Blog post by: Eye Physicians of Long Beach

For patients with glaucoma, there are plenty of options available for treating high intraocular pressure. But how do you know what’s right for you? Keep reading to learn about some of the new glaucoma technology now available at Eye Physicians of Long Beach!

What is glaucoma?

what is glaucoma

If you just found out you have glaucoma, you may be nervous, scared, or unsure of what to expect. Glaucoma is actually a group of eye diseases that affect the optic nerve. The optic nerve is important because it’s how visual information is sent to the brain and then translated into the images that are seen around us.

If the optic nerve becomes damaged, it’s irreversible and permanent. If you have glaucoma, high intraocular pressure (pressure in the eye) occurs when the aqueous humor is not draining properly. This leads to optic nerve damage and results in irreparable vision loss and even blindness if it’s not caught or treated in time.

Treating glaucoma using eye drops

woman receiving eye drops

For most patients with glaucoma, the first treatment their eye doctor will recommend trying is an eye drop regimen. The problem with this is it can be very hard to remember to take these eye drops. They usually need to be taken at least one to two times a day to effectively lower intraocular pressure (IOP) in patients.

Another problem with this treatment for glaucoma patients is that they can sometimes result in negative side effects. These may include dizziness, an allergy to the eye drops, a fast or irregular heartbeat, increased blood pressure, depression, decreased energy, and many others.

Durysta is an eye drop alternative for glaucoma patients

For patients that either struggle to take an eye drop regimen to lower their intraocular pressure or haven’t successfully lowered their IOP levels, Durysta is a new option to try. Durysta is a tiny dissolvable implant that the patient has injected into the eye during a simple out-patient procedure at Eye Physicians of Long Beach.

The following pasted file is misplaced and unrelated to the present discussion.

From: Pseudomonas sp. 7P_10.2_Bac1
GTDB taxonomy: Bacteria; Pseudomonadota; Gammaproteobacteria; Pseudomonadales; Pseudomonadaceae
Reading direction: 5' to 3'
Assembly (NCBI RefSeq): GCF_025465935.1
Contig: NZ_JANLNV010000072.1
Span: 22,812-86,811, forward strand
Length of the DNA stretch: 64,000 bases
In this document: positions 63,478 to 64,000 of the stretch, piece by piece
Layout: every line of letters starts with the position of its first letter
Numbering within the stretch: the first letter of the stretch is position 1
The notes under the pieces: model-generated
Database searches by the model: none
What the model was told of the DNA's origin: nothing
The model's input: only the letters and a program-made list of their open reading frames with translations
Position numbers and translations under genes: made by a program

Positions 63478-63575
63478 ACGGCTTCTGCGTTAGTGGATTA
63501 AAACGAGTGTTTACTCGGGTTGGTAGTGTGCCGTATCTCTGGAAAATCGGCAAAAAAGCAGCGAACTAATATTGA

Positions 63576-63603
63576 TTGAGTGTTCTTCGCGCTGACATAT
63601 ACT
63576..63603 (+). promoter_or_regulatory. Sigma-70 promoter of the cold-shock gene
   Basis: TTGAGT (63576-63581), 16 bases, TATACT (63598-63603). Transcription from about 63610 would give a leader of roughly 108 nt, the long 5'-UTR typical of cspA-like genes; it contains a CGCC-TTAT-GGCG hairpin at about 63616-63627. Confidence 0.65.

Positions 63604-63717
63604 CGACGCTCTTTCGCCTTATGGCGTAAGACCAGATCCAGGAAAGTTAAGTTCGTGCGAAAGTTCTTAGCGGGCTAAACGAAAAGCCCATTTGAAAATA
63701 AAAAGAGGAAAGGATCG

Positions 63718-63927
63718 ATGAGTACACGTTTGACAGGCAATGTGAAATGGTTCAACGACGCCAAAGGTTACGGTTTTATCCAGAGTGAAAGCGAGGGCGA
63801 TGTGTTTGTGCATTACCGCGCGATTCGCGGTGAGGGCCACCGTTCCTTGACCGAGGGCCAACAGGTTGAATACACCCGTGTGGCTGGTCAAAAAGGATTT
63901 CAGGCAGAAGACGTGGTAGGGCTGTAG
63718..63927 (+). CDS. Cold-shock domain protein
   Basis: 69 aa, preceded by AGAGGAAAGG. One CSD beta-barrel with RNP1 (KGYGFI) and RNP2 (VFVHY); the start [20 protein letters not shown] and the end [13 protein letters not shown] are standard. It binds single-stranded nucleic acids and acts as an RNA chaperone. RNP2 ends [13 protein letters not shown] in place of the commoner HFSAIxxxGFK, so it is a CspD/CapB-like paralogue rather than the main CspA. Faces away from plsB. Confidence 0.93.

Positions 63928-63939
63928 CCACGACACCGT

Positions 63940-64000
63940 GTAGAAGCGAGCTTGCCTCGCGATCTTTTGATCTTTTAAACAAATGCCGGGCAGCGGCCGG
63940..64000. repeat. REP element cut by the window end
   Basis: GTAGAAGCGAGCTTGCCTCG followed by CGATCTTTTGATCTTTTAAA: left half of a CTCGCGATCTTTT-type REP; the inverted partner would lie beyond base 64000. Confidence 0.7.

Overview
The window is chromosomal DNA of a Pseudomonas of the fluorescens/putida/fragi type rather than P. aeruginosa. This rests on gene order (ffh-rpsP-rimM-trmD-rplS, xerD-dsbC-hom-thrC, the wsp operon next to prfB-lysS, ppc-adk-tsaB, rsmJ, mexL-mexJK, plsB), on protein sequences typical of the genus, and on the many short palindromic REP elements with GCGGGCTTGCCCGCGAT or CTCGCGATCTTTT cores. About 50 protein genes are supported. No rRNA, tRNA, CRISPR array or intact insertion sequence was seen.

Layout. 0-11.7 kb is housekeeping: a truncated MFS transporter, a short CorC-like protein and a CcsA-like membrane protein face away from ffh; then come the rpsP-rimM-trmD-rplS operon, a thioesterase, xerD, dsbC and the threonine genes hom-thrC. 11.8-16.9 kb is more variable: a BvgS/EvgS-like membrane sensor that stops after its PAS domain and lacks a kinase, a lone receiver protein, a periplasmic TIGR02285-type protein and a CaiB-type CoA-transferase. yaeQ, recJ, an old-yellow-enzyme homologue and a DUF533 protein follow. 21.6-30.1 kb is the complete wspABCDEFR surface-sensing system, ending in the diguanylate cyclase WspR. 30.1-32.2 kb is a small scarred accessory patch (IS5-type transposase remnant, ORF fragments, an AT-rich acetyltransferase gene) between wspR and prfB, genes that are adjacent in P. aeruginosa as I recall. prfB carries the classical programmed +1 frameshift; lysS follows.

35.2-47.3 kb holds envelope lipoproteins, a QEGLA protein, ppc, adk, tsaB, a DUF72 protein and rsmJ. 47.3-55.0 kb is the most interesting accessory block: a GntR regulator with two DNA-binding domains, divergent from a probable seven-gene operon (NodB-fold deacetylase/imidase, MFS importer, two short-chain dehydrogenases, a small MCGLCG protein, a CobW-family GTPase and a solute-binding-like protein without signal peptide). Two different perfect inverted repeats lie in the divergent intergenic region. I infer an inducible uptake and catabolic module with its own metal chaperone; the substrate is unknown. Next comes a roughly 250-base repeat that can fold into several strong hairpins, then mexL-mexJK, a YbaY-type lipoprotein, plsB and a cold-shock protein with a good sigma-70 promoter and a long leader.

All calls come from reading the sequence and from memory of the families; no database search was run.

How does Durysta work?

Part of the success behind Durysta is the medication inside the implant. Once implanted, Durysta will automatically release a medication called Bimatoprost. Bimatoprost is part of a class of medications called prostaglandin analogs. With prostaglandin analogs, the outflow of fluid from the eye gets increased.

This helps decrease intraocular pressure in patients with open-angle glaucoma. Although it’s effective, Durysta is not permanent. Instead, it’s actually a dissolvable implant that lasts about 4-6 months for most patients. But even after it’s dissolved, it seems to help patients continue to have lower IOP levels for 12-24 months after.

Could Durysta be right for me?


Like any surgical procedure, Durysta is not right for everyone with glaucoma. The best candidates are patients with open-angle glaucoma or ocular hypertension that have not found success in lowering their intraocular pressure levels using eye drops. It also should not be used for patients that have conditions like eye infections, Fuchs’ Dystrophy, a previous cornea transplant, or know that you’re hypersensitive to bimatoprost. Talk to your eye doctor at Eye Physicians of Long Beach if you’re interested in learning more about Durysta!